The abilities of both instruments to detect differences in utilities that depend on self-reported disease activity (current symptoms) were rather good in terms of statistical significance and clinical relevance according to Norman’s criteria of clinical relevance [33]. This finding confirms the results of previous studies [14, 15, 18]. However, due to the skewed data of 321 patients with an EQ-5D score of 1.0, which reflects a ceiling effect, the median EQ-5D index score in patients without current IBD symptoms was considerably higher than the mean value. Unlike the SF-6D, the EQ-5D was unable to detect utility differences in those patients. Furthermore, in our study, the EQ-5D and its ceiling effect displayed a lower ability than the SF-6D to detect statistically significant utility differences in patient-reported general health in cases in which the patient’s health was defined as excellent or very good. A study conducted by Lillegraven et al. was unable to detect this phenomenon in patients with rheumatoid arthritis [18]. Although the AUC for a cut-off between excellent health and very good health was larger when using SF-6D than EQ-5D, the clinical relevance of a utility difference in self-perceived excellent health versus very good health remains unclear due to the overlapping confidence intervals. This overlap might be because the sample size of patients with excellent health in our cohort was too small () according to our sample size estimation. The ROC analysis revealed no difference between the sensitivities of both instruments to detect differences in utility in poorer health states.

The ability of both MAU instruments to detect a utility difference dependent on the presence or absence of symptoms was also good when the patient groups were stratified by countries. However, the ability to detect utility differences dependent on the presence or absence of flares in the previous year was rather poor, when the data were stratified by countries, a fact that might be in consequence of a type 2 error.

Previous results in the present study and in other population-based IBD cohorts [23, 36] have observed that IBD patients have, on average, a good HRQoL. The ceiling effect of EQ-5D and its poorer discriminatory ability for patients in good health may favour the use of the SF-6D when exploring the utility of unselected IBD patient groups. In contrast, due to the SF-6D’s floor effect, the EQ-5D may be more suitable for cohorts of patients selected with severe IBD.

In the present study, the mean differences between the utility index scores for patients with and without disease activity were both considerably higher when using the EQ-5D than the SF-6D instrument. Assuming that these differences are also likely to occur in an IBD patient group before and after interventions, this finding may have implications for the choice of utility instruments in cost-effectiveness analyses. Johnsen et al. showed that, after intervention, the index scores of both the EQ-5D and SF-6D instruments increased in patients with chronic low back pain and degenerative disc disease [16]. The EQ-5D index scores increased twice as much as the SF-6D scores. Relating these effects to costs, calculations performed using the EQ-5D would result in lower costs per QALY than the SF-6D. As a consequence, cost-utility estimates of different interventions in disease cases might yield different results depending on the utility instrument used, as shown in a study by Sach et al. [19]. Thus, the results of cost-effectiveness analyses partly depend on the utility instrument used and must be interpreted with care. Therefore, as recommended by others [13], we agree that utility analyses should always be performed with at least two different utility instruments in IBD patients.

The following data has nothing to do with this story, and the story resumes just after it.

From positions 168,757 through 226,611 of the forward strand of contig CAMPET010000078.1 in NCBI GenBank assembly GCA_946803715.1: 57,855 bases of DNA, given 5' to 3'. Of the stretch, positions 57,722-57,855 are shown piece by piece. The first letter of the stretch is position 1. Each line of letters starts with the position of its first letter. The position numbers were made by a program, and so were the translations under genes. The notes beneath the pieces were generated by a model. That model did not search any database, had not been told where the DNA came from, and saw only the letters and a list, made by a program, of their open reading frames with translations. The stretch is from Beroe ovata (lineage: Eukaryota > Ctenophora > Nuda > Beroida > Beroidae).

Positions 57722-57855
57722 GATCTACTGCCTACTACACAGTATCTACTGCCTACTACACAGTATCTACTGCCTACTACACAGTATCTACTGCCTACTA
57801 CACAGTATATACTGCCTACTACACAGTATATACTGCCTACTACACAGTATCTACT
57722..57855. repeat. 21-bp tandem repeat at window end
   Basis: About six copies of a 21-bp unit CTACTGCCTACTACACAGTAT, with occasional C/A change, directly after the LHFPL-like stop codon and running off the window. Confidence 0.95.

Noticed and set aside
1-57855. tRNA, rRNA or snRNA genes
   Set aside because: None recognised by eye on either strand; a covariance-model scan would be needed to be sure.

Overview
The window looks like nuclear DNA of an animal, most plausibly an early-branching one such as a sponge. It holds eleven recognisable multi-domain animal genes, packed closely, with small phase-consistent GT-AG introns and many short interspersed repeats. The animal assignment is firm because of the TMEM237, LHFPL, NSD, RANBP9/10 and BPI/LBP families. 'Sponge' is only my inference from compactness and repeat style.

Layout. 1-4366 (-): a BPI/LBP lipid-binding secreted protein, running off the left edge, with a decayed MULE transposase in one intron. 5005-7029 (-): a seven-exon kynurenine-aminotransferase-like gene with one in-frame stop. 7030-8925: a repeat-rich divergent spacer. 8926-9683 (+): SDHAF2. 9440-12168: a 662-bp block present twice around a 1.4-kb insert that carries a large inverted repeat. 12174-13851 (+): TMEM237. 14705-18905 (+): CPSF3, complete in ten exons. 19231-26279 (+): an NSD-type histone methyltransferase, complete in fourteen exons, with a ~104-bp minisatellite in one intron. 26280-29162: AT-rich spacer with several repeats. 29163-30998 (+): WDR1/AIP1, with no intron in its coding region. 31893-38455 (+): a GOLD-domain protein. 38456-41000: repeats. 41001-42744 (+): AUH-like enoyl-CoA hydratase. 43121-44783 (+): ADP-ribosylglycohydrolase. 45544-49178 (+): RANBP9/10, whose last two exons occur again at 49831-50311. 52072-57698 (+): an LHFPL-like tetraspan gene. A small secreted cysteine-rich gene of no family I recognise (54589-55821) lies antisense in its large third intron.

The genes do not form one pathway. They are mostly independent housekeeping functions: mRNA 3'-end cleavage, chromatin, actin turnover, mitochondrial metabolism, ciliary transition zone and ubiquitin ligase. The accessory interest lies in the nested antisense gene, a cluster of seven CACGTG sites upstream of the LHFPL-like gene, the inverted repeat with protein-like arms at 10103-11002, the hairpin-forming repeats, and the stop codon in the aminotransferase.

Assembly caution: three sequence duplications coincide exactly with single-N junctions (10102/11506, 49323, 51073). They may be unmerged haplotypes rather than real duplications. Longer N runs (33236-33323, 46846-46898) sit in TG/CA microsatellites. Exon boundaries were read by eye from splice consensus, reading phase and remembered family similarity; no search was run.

To the best of our knowledge, the present study is the first to compare utility measures between two widely used utility instruments in an unselected IBD patient cohort. The standardised definitions for IBD and relapse and the standardised symptom scores represent the major strengths of this study. The study design, which involved the independent inclusion of patients in each centre, implies that the exclusion of patients from centres with low response rates did not bias the remaining centres, which were regarded as representative of their region. The response rates from the remaining centres were similar to those in other incidence studies [24, 25]. An important limitation is that the registration of utility was performed only once, which made it impossible to evaluate the reliability and responsiveness of the methods in IBD patients. Furthermore, the sample size of the patient group with self-reported excellent health was too small to provide a reliable significance level regarding possible differences between these patients and those with very good health. Lastly, the study did not provide data regarding disease-specific HRQoL, which would be valuable for comparison of the utility instruments.

5. Conclusion

In conclusion, the findings of the present study demonstrate poor agreement between the EQ-5D and the SF-6D in patients with IBD. This study confirms the published results from other patient groups. Both instruments provide good sensitivities for detecting utility differences that depend on differences in disease activity, but the instruments cannot be used interchangeably. Furthermore, the SF-6D might be more sensitive at detecting small utility differences in groups of IBD patients with low disease activity. Utility analyses should always be conducted with more than one utility instrument, and cost-utility analyses performed with only one utility instrument must be interpreted with caution.

Competing Interests

The authors declare they have no competing interests.

Authors’ Contributions

Ebbe Langholz, Bjørn Moum, Selwyn Odes, Reinhold Stockbrugger, and Tomm Bernklev contributed to the conception of the population-based European IBD study and to the data acquisition. All authors contributed to the analysis and interpretation of the data and to drafting and revision of the paper.


The European Collaborative Study Group on Inflammatory Bowel Disease (EC-IBD) project received a grant from the European Commission (QLG4-CT-2000-01414). The Ph.D. project of the corresponding author received a grant from the Regional Health Trust (Helse Sør-Øst), Norway (2012113).